A state-by-state breakdown of policies that could change your community.
We spent twenty-four hours on a Greenpeace boat in the Gulf of Mexico looking for oil and dispersant among marine life. On the six-month anniversary of the leak, we report back
Fish that were exposed to oil when they were young will be unlikely to survive to reproduce.
Launch the gallery below, and enjoy our favorite pictures of the year, all in one place
Advanced ocean science tech helps researchers study the spill
The massive plume scientists announced last week might already be gone
Research suggests the use of chemical dispersants hinders oceanic microbes responsible for natural cleanup
Facts aren't political
A new study discovered illness and birth defects among Gulf Coast fish nearly 16 months after the BP explosion.
Harness marine life to save marine life
Scientists have yet to agree on the scope of the disaster
Science of the Union.
More than 50 of the most dangerous, disgusting, humiliating and just plain bad professions
Reporting from the Gulf, an offshore oil rig worker finds mundanity, a complacent obsession with safety, and the doom beneath it all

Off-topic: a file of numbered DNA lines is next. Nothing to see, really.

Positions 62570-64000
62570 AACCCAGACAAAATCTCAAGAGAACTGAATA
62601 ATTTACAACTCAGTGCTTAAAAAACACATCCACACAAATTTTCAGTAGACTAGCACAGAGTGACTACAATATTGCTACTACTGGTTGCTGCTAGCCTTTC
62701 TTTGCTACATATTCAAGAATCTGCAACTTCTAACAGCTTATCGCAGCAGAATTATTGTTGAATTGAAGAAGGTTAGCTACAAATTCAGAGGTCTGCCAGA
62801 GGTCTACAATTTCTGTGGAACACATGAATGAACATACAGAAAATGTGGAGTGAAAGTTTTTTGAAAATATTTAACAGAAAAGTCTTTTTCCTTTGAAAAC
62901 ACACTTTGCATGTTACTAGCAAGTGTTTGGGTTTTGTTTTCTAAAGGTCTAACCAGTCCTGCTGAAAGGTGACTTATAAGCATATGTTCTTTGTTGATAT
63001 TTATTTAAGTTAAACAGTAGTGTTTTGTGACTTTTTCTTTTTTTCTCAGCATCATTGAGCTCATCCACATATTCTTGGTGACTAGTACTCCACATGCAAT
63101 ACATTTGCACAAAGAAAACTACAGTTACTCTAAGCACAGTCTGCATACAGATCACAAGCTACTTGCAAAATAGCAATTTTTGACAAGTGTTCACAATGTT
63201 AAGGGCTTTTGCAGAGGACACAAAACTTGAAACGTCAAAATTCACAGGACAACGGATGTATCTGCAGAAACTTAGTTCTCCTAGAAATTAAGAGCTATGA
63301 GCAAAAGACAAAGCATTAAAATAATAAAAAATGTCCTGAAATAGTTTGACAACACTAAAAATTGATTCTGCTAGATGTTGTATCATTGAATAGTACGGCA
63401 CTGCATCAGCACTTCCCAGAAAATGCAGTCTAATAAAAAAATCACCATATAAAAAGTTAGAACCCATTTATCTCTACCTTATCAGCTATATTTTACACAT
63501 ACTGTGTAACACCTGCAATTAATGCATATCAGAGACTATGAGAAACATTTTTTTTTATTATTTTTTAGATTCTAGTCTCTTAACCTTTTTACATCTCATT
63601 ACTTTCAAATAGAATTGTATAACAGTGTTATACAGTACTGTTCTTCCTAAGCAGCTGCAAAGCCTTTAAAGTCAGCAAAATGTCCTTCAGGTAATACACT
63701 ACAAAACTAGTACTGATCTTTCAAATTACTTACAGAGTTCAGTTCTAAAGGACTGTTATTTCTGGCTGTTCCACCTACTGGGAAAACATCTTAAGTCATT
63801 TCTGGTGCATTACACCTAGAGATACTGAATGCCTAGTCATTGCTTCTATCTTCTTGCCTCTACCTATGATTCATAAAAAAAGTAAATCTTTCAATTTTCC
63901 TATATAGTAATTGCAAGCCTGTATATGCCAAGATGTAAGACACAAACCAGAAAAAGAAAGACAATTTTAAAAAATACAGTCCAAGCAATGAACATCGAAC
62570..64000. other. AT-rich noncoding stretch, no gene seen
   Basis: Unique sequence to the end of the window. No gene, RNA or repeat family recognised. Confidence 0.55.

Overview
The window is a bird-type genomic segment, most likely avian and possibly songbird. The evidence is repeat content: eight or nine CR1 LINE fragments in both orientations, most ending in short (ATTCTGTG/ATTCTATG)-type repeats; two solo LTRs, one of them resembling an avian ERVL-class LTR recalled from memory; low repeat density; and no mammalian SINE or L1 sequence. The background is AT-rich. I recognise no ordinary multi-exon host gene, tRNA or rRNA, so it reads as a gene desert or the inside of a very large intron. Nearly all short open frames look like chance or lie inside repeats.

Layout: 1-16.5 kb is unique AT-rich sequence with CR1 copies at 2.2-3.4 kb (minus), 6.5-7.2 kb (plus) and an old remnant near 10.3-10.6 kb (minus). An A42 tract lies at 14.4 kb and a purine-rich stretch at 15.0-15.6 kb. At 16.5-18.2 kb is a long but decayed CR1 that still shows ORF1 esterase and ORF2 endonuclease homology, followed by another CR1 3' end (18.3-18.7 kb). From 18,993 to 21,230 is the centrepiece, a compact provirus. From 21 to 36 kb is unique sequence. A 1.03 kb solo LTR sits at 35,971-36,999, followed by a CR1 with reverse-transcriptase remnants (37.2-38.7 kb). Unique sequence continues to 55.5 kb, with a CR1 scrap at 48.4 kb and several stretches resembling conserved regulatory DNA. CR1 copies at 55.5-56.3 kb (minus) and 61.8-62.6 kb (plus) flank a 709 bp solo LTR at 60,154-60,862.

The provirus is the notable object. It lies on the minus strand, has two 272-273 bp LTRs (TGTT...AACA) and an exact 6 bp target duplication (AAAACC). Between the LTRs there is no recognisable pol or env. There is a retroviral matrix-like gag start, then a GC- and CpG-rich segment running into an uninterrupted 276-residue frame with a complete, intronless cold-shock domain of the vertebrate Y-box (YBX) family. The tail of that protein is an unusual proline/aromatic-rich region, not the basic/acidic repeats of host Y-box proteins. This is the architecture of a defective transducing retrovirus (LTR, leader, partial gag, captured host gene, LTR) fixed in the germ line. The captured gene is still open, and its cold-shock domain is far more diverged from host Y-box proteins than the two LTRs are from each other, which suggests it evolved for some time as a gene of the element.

Democrats abandon hope of passing bipartisan bill this summer
Just discovered: Glowing fungus, ship-eating bacteria, toughest-silk spider and terrible toothed leech
To help understand, consider your kitchen sink
Stories from the coolest day jobs in the world.
So an industrial accident has blanketed your countryside in millions of cubic feet of caustic sludge. Now what?
And is it dangerous?
An unmanned Global Hawk recon drone will join a team of aircraft--all equipped with advanced weather instrumentation--to observe the 2010 storm season closer than ever before
An estimated 50,000 gallons of crude oil are "missing."
Just implement a nice kill-switch, then everything'll be fine
See the top ten hurdles facing game designers today, and the cutting-edge tech that will soon make them relics of the past
9/11 fanned fears of more terror attacks by air. But our 95,000 miles of coast may be much more permeable. Here's the new defense strategy.
Doctors report surprising substance found during operation
What could possibly go wrong?
The first reactor-on-a-barge will bring power to Russiaâ€™s electricity-starved Arctic
Hundreds of species of plants and animals have been waiting literally decades to even be considered for protection under the Endangered Species Act. Thankfully, that's about to change.
The key is a crispy exterior and a soft interior.
The 17 best micro-videos of the year show us the world invisible to the naked eye
"Cabled observatories" will give scientists a better picture of the unknown
It's damage-resistant, cheap, and so much fun to watch
Our annual bottom-10 list, in which we salute the men and women who do what no salary can adequately reward
Tiny nanoparticles are a huge part of our lives, for better or for worse.
Researchers also finally figured out why Georgia O'Keeffe's paintings have so many of these pimples.
It might not (just) be foul play.
Look at this shark, it has more heads than sharks normally have (they usually have one head).
In defense of sleep